Does Kwik Charger Actually Allow Me To Charge My iPhone 2X Faster?
This is the most important question you should be concerned about -- and the answer is a resounding YES for charging your iPhone 6, 6S, 6 Plus, or 6S Plus.
To put it in simple terms, the newer models of iPhones come with a built-in but unadvertised capability to request a higher charge from the charger. iPhones 5S and older can only request the standard 1A, 5 Watts from the charger.
To illustrate this concept in action, we've put together a quick video showing an iPhone 6S being charged with the charger you get when you buy your iPhone, and then afterwards with one of our Kwik Chargers. We stand 100% behind our claim that our product WORKS.
OK I believe you. But won't charging it faster damage the battery?
This is a very fair question, and we are going to try to explain it both in very plain terms and also later on with a more technical analysis. We know that most of you are not electrical engineers, so the simple answer is: NO.
A simple way to think about the relationship between any charger and the device it's charging is like this: The phone will communicate with the charger and tell it how much power/energy to give it. The charger then gives it exactly how much it needs. Since Apple designed the iPhone, they know exactly how much power is safe to request from the charger. This is one of the same reasons why you can use your charger in foreign countries where their electricity sockets and voltage are different.
The reason why the regular charger that comes with your iPhone cannot charge it as fast as a Kwik Charger, is that the maximum capacity on it is 5 Watts & 1 Amp. The Kwik Charger can charge at 12 Watts & 2.1 Amps. In short, the iPhone can request for more power from the regular charger, but the regular charger simply doesn't have the capability to provide the iPhone with any more. It's already giving your phone all it's got!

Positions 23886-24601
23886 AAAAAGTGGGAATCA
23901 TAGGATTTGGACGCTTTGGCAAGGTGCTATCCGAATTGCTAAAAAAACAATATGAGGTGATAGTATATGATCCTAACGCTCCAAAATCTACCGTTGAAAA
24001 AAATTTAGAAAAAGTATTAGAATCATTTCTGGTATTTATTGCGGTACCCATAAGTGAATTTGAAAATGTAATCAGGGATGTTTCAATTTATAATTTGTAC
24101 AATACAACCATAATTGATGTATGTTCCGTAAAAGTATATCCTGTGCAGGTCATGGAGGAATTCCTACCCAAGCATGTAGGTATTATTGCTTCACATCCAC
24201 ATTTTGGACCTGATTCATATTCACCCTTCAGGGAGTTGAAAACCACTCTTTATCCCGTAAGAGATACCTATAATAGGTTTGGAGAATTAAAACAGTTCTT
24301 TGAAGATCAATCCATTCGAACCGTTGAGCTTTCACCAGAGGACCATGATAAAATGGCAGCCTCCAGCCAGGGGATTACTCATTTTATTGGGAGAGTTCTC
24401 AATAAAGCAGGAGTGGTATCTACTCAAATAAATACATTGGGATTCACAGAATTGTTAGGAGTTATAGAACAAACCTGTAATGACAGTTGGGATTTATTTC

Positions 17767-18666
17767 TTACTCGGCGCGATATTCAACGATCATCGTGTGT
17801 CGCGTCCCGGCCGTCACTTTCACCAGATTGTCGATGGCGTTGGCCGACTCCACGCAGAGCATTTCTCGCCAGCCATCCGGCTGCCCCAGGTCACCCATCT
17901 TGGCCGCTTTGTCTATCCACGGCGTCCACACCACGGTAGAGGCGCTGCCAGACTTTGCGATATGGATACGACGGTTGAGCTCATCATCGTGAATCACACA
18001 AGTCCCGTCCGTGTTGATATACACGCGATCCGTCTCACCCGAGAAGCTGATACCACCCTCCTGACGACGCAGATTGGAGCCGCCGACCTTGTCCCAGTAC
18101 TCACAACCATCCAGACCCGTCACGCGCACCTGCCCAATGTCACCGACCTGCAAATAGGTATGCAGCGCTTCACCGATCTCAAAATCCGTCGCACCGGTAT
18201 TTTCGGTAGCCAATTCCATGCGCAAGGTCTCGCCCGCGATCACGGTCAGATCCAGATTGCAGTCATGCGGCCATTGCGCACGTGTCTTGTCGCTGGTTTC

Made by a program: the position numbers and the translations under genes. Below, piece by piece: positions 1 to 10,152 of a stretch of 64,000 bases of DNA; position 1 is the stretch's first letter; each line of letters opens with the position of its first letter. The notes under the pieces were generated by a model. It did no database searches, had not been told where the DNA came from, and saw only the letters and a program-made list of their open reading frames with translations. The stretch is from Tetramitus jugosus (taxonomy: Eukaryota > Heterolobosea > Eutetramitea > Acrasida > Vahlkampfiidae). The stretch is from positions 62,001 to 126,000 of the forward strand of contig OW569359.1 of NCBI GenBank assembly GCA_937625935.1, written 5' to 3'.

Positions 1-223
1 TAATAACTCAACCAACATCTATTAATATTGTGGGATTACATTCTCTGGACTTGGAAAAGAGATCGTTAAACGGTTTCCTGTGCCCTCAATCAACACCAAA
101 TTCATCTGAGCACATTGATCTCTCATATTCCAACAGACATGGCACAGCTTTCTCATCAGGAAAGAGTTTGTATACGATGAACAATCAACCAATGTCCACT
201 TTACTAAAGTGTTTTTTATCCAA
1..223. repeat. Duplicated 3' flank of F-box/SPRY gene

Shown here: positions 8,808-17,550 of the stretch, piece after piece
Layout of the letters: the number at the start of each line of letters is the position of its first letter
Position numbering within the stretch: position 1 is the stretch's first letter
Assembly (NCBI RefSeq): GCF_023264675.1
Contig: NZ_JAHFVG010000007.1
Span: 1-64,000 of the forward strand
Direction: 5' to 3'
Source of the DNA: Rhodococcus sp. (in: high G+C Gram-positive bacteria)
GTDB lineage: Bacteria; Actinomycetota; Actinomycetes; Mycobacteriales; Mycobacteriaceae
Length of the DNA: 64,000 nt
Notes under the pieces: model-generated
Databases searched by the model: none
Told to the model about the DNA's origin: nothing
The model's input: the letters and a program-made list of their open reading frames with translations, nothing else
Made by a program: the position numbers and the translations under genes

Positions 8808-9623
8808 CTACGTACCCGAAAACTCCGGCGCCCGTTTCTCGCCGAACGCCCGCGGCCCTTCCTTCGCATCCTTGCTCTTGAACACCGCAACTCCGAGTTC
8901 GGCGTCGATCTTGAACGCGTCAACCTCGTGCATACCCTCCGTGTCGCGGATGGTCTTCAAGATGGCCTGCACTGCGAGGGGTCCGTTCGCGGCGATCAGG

The important thing to remember at the end of the day is that the Kwik Charger WORKS and it charges your phone 2X faster WITHOUT any danger to your battery or battery life.
Can you explain in more detail why fast charging won't damage my battery?
Sure we'd love to! Just a FYI the rest of this article may be a bit technical for anyone who is not into electronics or how they work...
Ivan Cowie, the chief engineer at MaxVision and author of an EE Times series, “All About Batteries,” notes that the iPhones have actually been charging at a lower speed than they are designed to charge at. Simply increasing the current from .5 amps (USB charging cable) or 1 amp (the bundled iPhone charger) to 2.1 amps (the Kwik Charger) boosts the charging speed.
What effect does this have on your device? Most people incorrectly conclude in a blanket statement that more amperage equals more heat, and more heat equals more wear and tear on the battery. For this reason, it’s common for people to conclude that using our Kwik Charger is a bad idea. But in this case, knowing just a bit more about how batteries work may ease your mind.
Isidor Buchmann, founder and CEO of Cadex Electronics and author of “Batteries in a Portable World,” explains a key measurement that determines how much charge a phone can safely receive is the C-rate, or the rate at which a battery charges or discharges. To determine a C-rate, simply take the ratio between the charging rate and the capacity of the battery as measured in mAh or milliampere-hours. For an iPhone 6 that is being charged with the Kwik Charger, the C-rate is 2100mA/1810mAh or 1.16C. For an iPhone 6 Plus, the C-rate is 2100mA/2915mAh or 0.72C.
Most portable batteries are rated at 1C. This puts the C-rate that we calculated for the iPhone 6 and 6 Plus in the safety zone. ”A battery manufacturer would recommend a rate below 1C,” Buchmann said. "But a rate that is just barely above 1C is nothing to be concerned about", he added.
Another thing to keep in mind is how charging your phone faster actually works. This is how George Paparrizos, a director of product management who works on Qualcomm’s Quick Charge 2 technology explained it: "A bit of code on your device, often located in a chip known as the Power Management IC, communicates with the charger you are using and requests that it send power at a higher voltage. The Power Management IC, also known as the PMIC, receives this voltage and converts it into a voltage and current that is suitable for a particular battery."
This step exists to protect the battery of an iOS device because Apple would still determine the voltage and current provided to its batteries, regardless of your choice of charger. It's also worth noting that all newer iPhones ALL USE the same exact PMIC's from George's company, Qualcomm!
If you would like to read more about the application of C-rate in general, this is a great resource that you can check out: